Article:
Over to snowboardcross now, where Team GB’s Charlotte Bankes has set the second-fastest time in qualifying. All four Americans — Stacy Gaskill (fourth), Lindsey Jacobellis (fifth), Faye Gulini (seventh) and Meghan Tierney (16th) — broke into the top 16 and can sit out the second run.
Gold! Norway’s Birk Ruud, men’s freestyle skiing big air
And silver to the USA’s Colby Stevenson.
The ebullient veteran Henrik Harlaut of Sweden nearly bumped ahead of Stevenson. But he seems quite content to share the podium, exulting after seeing his score of 91.00 posted.
Ruud is taking his final run with a Norwegian flag in his hand. And he still lands it. Legend.
And no! Donaggio can’t stick the landing, and Colby Stevenson will finish no worse than third. It’ll get scant attention compared with Shiffrin’s disaster and may even be overshadowed by the “US snowboarders other than Chloe Kim can’t qualify” story, but it’s something for US fans to celebrate in a week that hasn’t been what they’ve hoped.
Can Colby Stevenson get a medal? It’s looking more likely. Sweden’s Oliwer Magnusson has a nice-looking tail grab and gets a 90.75, good but not enough to pass the American.
Norway’s Birk Ruud has clinched a medal and will almost certainly take gold. The next two to go, Italy’s Leonardo Donaggio and Sweden’s Henrik Harlaut, will need to go well over 90 to beat Stevenson …
Alex Hall is up, up, away … and he just never looked like he was in control. He went off-axis and never returned to on-axis. We’re told it was an attempt at a 2160, which is six full rotations.
Four to go.
The last run of the big air competition goes in reverse order of the current standings.
The third man to go, Spain’s Javier Lliso, won’t medal, but he has a happy moment with friends and family back home via the screen setup at the finish.
Next up: the USA’s Colby Stevenson. That looked impressive. Might that get him in contention?
How does anyone judge this sport? In the women’s event, Gu and Ledeux were obviously better than the rest. Here? They’re all landing 1620s and 1800s.
But this 1800 is indeed enough to get Stevenson into contention. It’s a 91.25. His best two add up to a 183.00, second to Birk Ruud.
Another question: How do these guys not get hurt? Well, they do, on occasion, but the angle of the landing slope and their helmets must be pretty good if people like Norway’s Christian Nummedal can just walk away from faceplants like that.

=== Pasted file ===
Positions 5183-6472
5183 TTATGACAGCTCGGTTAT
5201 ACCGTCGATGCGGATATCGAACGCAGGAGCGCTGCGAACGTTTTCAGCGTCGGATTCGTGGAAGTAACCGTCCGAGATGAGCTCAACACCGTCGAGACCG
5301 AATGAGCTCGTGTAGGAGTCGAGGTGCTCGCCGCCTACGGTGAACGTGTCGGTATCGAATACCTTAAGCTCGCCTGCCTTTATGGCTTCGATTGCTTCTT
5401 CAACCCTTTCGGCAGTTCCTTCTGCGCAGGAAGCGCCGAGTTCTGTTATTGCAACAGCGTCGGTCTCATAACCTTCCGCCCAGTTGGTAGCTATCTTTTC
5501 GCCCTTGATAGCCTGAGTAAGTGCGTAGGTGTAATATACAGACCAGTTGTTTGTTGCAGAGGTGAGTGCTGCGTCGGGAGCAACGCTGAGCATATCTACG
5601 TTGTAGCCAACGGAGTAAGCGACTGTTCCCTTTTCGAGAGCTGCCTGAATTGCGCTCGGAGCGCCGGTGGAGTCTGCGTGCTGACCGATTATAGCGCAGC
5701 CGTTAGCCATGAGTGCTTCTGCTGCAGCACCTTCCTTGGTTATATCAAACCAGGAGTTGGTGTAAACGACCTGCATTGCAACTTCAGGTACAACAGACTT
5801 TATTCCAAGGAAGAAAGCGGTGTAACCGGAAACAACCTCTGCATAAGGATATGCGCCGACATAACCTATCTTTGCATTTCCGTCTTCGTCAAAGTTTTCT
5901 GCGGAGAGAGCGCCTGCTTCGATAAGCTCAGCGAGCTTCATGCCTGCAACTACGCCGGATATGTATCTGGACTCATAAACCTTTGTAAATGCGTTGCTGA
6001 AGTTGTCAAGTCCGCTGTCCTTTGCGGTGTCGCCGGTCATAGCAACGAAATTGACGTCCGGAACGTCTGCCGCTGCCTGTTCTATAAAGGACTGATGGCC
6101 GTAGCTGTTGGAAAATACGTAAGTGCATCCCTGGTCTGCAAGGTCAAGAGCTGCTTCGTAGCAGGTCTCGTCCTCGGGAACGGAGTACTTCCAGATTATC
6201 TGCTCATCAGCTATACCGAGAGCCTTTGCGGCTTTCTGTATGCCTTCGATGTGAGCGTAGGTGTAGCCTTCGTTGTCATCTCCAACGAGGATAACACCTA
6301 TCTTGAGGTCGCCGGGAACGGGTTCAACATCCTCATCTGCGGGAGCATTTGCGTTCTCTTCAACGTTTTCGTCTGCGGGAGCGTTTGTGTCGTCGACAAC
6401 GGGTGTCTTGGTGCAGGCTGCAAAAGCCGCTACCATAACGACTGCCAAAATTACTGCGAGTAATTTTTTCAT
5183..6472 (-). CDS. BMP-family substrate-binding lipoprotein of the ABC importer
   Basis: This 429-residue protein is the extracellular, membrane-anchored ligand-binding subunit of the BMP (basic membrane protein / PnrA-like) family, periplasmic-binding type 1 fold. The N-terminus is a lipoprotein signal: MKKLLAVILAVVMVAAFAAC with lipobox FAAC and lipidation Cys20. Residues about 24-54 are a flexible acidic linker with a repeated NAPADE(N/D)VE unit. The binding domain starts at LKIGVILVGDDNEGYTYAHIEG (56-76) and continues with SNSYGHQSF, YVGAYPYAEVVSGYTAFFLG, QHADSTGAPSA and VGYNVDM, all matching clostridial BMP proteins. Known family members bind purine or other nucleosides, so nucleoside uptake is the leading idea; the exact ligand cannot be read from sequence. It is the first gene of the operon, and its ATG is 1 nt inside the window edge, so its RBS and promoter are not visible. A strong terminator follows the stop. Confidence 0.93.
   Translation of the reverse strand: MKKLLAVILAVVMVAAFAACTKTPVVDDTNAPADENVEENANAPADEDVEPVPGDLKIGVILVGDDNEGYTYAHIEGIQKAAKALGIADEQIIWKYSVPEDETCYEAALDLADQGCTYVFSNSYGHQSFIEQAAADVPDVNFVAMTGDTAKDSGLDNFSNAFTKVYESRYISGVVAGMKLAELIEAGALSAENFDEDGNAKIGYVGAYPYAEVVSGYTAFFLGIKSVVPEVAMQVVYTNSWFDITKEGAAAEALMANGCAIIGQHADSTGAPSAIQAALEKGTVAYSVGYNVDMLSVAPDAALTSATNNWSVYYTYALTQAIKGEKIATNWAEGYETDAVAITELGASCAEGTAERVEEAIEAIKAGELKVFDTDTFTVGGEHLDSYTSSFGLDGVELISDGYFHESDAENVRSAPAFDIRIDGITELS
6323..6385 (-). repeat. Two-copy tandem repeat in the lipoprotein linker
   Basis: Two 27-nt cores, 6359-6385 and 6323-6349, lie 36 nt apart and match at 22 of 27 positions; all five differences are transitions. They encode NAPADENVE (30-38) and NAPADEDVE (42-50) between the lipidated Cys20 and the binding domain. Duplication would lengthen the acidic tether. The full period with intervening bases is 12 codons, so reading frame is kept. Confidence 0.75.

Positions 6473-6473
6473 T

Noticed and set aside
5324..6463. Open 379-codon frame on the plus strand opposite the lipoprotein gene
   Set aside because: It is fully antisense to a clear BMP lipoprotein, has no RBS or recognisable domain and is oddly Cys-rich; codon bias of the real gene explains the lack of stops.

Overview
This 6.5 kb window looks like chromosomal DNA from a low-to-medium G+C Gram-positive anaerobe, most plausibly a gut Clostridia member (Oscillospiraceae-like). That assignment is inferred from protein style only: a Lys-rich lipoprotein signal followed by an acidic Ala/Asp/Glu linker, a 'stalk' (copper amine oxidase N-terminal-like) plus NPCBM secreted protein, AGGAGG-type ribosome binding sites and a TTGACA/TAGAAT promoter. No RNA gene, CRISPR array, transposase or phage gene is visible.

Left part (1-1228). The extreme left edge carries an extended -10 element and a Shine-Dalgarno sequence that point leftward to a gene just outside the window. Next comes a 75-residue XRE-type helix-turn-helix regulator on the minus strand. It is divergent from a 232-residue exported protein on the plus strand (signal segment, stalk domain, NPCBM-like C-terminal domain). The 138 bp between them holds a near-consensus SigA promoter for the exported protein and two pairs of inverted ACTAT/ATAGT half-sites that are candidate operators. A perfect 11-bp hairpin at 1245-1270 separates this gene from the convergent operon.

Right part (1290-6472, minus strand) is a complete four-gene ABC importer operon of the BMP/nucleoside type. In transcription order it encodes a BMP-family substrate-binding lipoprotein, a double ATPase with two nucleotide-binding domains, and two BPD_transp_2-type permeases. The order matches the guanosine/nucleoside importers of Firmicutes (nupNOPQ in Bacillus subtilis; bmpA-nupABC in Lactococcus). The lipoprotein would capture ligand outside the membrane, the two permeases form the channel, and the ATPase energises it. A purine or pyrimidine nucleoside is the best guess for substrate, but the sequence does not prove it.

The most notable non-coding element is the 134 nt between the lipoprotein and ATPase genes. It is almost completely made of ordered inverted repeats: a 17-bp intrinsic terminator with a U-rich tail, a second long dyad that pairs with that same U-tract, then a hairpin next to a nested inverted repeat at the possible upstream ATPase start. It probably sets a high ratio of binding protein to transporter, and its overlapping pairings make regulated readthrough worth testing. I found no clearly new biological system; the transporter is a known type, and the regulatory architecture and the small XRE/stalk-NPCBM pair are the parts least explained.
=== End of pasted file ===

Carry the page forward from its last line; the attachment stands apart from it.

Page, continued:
Canada’s Evan McEachran also can’t stick the landing.
Six skiers to go. We might see a US medal here.
The women’s slalom first run is still going, but we’re very much into the “participation trophy” phase of the competition. Next up is Iran’s Atefeh Ahmadi, and while it’s tempting to be snarky about the snail’s pace she’s setting on her way to finishing nearly 20 seconds behind the leader, it’s impossible not to applaud the effort.
Besides, she has 30,300 followers on Instagram.
Big air standings
Two runs down, one to go. Top two runs count.
187.75 Birk Ruud (NOR)
176.00 Henrik Harlaut (SWE)
172.00 Leonardo Donaggio (ITA)
166.50 Oliwer Magnusson (SWE)
160.75 Alex Hall (USA)
It’s still wide-open, at least for silver and bronze. Any of the top 10 have a mathematical chance at the podium.
Catching Rudd? Good luck with that.
Alex Hall has just landed a big air trick that most mortals cannot, especially given the fact that they are, indeed, mortals. He skis down the ramp without poles, which lets him grab one ski with both hands like a pole dancer. (In keeping with the American slump, my metaphors are getting worse.)
Hall lands perfectly and smiles as he gets a 92.50.
Maybe it’s because I live in an English-speaking country that isn’t Canada, or maybe it’s an idiosyncrasy of the schedule that has little action going on at the moment, but it just feels like everything has deflated this evening.
Norway’s Christian Nummedal might disagree, having just attempted the same jump he tried in the first run but doing it much, much better. He gets a 93.00. He’ll need another good one, of course, to contend.
And finally, for the first time since Chloe Kim’s first run (which, by her standards, was rather pedestrian), an American favorite does something special. Colby Stevenson gets a 91.75 on his second effort in big air.
How do people land backwards? Intentionally? That boggles my mind.
Canada’s Evan McEachran just flew too close to the sun, going for an 1800 (five rotations) with a double grab. Can’t stick the landing. But his 93.00 in the first run will leave him in contention if he cleanly lands on his third attempt.
The first run of men’s big air is complete, and it’s … Scandinavian. The last skier to go was Norway’s Birk Ruud, who takes the lead with a 95.75. Second is Canadian Evan McEachran, then Italy’s Leonardo Donaggio, then three Swedish skiers.